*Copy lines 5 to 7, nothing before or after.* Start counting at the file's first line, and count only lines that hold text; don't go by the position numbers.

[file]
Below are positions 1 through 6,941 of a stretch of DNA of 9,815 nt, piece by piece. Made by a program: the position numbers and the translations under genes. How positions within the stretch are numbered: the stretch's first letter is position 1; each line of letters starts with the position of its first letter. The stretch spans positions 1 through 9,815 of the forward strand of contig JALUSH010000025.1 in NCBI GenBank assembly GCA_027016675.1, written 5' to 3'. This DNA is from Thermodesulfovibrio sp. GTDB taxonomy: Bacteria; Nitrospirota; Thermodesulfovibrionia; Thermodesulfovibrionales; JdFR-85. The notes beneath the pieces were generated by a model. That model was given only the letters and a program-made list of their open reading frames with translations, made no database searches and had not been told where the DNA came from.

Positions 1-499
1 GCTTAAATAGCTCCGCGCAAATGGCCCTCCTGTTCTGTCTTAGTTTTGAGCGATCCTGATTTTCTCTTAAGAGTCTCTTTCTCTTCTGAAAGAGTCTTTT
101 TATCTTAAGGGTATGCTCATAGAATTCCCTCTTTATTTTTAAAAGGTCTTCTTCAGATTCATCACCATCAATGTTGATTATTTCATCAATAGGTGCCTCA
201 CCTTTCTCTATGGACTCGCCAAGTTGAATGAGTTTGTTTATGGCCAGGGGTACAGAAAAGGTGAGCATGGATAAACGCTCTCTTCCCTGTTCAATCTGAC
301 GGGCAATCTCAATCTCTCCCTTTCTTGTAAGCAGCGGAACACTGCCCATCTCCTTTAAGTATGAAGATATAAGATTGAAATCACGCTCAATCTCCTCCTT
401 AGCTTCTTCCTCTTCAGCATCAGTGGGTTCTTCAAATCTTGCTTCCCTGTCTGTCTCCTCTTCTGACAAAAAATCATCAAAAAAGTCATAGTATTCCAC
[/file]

201 CCTTTCTCTATGGACTCGCCAAGTTGAATGAGTTTGTTTATGGCCAGGGGTACAGAAAAGGTGAGCATGGATAAACGCTCTCTTCCCTGTTCAATCTGAC
301 GGGCAATCTCAATCTCTCCCTTTCTTGTAAGCAGCGGAACACTGCCCATCTCCTTTAAGTATGAAGATATAAGATTGAAATCACGCTCAATCTCCTCCTT
401 AGCTTCTTCCTCTTCAGCATCAGTGGGTTCTTCAAATCTTGCTTCCCTGTCTGTCTCCTCTTCTGACAAAAAATCATCAAAAAAGTCATAGTATTCCAC